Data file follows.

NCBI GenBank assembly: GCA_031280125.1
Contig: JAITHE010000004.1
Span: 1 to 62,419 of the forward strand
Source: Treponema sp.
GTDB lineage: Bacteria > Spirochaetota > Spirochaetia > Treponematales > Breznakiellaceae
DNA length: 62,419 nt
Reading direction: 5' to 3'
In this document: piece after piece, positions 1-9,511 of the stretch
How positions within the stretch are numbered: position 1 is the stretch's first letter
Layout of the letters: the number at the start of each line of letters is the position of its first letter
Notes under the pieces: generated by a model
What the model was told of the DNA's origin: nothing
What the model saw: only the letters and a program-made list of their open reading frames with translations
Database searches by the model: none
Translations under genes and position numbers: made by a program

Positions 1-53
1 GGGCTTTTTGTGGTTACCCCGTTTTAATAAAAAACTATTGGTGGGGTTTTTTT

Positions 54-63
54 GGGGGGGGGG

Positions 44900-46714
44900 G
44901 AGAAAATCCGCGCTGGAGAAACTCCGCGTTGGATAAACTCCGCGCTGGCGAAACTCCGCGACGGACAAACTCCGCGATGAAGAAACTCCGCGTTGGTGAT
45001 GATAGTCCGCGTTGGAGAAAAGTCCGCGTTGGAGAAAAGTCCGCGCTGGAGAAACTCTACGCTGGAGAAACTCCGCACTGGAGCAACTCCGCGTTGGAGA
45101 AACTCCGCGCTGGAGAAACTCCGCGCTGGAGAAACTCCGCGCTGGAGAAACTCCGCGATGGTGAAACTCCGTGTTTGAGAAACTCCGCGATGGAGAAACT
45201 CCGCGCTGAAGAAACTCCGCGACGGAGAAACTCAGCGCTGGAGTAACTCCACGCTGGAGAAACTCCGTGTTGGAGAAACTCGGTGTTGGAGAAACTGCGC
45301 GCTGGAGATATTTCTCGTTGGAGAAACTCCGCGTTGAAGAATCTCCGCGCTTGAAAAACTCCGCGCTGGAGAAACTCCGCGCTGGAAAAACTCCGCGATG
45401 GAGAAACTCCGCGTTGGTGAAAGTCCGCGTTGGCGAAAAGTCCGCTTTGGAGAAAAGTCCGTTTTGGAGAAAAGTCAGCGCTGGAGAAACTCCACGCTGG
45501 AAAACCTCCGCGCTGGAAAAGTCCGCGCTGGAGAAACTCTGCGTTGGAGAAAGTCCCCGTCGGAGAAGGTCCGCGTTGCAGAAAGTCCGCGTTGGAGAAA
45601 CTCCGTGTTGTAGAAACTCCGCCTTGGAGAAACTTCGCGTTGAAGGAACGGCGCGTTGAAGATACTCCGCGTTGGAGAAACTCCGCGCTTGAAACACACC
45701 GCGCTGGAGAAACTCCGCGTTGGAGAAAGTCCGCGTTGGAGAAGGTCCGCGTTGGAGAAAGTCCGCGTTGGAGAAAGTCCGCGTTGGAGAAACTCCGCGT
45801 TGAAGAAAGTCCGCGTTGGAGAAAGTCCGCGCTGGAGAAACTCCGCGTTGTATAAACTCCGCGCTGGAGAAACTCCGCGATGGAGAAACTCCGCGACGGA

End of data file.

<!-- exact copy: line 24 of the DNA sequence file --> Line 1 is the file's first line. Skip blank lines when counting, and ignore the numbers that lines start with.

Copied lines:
45101 AACTCCGCGCTGGAGAAACTCCGCGCTGGAGAAACTCCGCGCTGGAGAAACTCCGCGATGGTGAAACTCCGTGTTTGAGAAACTCCGCGATGGAGAAACT